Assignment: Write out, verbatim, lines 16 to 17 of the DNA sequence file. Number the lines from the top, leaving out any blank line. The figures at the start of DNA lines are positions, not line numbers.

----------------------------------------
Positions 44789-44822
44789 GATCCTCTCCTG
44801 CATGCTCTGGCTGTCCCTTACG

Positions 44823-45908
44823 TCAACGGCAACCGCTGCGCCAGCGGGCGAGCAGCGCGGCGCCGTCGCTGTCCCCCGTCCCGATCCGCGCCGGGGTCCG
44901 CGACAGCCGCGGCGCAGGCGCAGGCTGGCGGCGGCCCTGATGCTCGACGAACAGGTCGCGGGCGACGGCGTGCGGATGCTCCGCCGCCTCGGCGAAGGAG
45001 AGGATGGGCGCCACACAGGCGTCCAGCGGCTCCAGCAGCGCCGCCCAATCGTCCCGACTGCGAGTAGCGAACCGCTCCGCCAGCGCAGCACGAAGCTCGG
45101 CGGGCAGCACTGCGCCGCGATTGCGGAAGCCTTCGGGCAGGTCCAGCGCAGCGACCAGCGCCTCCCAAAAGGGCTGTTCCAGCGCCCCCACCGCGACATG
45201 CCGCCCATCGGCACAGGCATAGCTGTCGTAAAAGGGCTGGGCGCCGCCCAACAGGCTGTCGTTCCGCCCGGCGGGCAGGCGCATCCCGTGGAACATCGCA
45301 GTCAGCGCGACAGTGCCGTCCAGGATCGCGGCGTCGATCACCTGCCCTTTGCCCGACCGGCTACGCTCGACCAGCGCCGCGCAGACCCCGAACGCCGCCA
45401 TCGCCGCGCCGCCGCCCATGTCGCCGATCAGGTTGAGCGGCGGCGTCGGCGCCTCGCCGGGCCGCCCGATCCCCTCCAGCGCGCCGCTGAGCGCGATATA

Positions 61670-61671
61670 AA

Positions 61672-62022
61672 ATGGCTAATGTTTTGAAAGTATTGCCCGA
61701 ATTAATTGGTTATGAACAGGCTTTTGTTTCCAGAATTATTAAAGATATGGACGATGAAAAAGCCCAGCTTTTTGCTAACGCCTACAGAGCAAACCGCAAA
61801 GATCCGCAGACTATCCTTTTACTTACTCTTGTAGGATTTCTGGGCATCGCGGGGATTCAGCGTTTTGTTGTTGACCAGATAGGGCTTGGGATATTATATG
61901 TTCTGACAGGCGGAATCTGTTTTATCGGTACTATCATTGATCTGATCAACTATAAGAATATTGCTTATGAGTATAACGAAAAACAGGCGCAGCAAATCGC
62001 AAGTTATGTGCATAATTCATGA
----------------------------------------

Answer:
61701 ATTAATTGGTTATGAACAGGCTTTTGTTTCCAGAATTATTAAAGATATGGACGATGAAAAAGCCCAGCTTTTTGCTAACGCCTACAGAGCAAACCGCAAA
61801 GATCCGCAGACTATCCTTTTACTTACTCTTGTAGGATTTCTGGGCATCGCGGGGATTCAGCGTTTTGTTGTTGACCAGATAGGGCTTGGGATATTATATG